The Pittsburgh Penguins have showed they can adjust to any style of play their opposition throws at them. The Flyers are trying to be physical with the young Pens, but it hasn’t worked for them to this point. Talent-wise, the Flyers just don’t match up with Pittsburgh and must play perfect games from here on out in order to extend this series past five games.
Once again, the Flyers can make a make a comeback, but I don’t see it happening.
From Al Strachan at FoxSports,
This is NHL playoff justice. Anything short of an ax-murder is likely to be ignored. But don’t blame the current dispenser of justice, Colin Campbell. It has always been this way.
There has been the occasional exception. When Gary Bettman was in the first few months of his regime, he didn’t understand hockey tradition very well (insert your own cheap shot here) and seeing Dale Hunter deliver a cross-check to Pierre Turgeon after a goal, decided that Hunter had earned himself a 21-game suspension.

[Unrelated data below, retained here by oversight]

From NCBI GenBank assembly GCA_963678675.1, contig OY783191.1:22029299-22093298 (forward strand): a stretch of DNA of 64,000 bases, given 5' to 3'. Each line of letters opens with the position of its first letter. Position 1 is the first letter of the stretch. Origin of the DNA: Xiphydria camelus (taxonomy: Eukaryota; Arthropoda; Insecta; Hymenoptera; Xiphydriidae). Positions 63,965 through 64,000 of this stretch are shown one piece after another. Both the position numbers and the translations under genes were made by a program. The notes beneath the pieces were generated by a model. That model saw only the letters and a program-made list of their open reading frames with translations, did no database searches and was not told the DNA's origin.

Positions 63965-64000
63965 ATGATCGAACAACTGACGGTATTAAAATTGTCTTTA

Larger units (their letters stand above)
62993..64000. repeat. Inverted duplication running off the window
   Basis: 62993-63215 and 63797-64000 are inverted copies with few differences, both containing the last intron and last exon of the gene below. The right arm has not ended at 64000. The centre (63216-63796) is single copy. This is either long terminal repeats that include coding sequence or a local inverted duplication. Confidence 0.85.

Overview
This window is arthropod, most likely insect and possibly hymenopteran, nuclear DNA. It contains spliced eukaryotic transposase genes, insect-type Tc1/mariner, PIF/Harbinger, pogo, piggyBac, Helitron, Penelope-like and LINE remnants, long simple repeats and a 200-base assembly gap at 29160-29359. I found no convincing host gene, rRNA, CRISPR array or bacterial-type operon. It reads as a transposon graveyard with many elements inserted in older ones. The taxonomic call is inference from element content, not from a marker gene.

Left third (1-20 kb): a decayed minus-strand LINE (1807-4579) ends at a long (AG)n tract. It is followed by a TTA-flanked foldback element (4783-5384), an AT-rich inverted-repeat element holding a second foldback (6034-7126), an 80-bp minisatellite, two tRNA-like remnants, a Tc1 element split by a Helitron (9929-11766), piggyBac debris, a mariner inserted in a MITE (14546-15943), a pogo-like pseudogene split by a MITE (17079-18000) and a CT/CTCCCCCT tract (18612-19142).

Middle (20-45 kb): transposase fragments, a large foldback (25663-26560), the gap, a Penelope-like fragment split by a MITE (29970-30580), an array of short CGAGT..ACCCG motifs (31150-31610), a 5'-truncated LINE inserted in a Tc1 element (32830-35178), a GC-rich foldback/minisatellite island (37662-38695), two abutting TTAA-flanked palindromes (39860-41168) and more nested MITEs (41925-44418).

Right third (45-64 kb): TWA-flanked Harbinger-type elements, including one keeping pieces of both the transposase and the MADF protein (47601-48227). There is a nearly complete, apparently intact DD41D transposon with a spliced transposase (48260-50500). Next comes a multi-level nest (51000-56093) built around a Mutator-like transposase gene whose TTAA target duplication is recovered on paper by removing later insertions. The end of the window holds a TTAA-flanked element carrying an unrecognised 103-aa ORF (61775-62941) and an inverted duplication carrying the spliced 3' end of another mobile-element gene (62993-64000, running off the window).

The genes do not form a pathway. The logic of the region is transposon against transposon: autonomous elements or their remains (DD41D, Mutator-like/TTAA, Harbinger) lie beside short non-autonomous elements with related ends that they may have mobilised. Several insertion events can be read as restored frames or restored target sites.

But since then, the NHL has followed a firm policy. First of all, suspensions, when they occur, are much shorter than they would be for a similar incident in the regular season. Secondly, every effort is made to keep the stars in the game.
At one time, the league used to defer playoff suspensions. One of the more notorious examples was the vicious slash that Philadelphia Flyers goaltender Ron Hextall delivered to Edmonton’s Kent Nilsson in the 1987 Stanley Cup finals.
Interview today with Detroit Red Wings coach Mike Babcock.
Q I apologize for opening with a Provincial question, but do you have any reaction to what happened to Joel Quenneville at Colorado?
COACH MIKE BABCOCK: Good for Joel. He’s a hot commodity now, and he’s out in the market. I think he’s a heck of a coach. I think he does a good job. He got his team two of the last three years out of the first round.
An interview today with Dallas Stars coach Dave Tippett.
Q. Talk about tonight, going into play and how do you guide your team not to play too desperate because your backs are against the wall?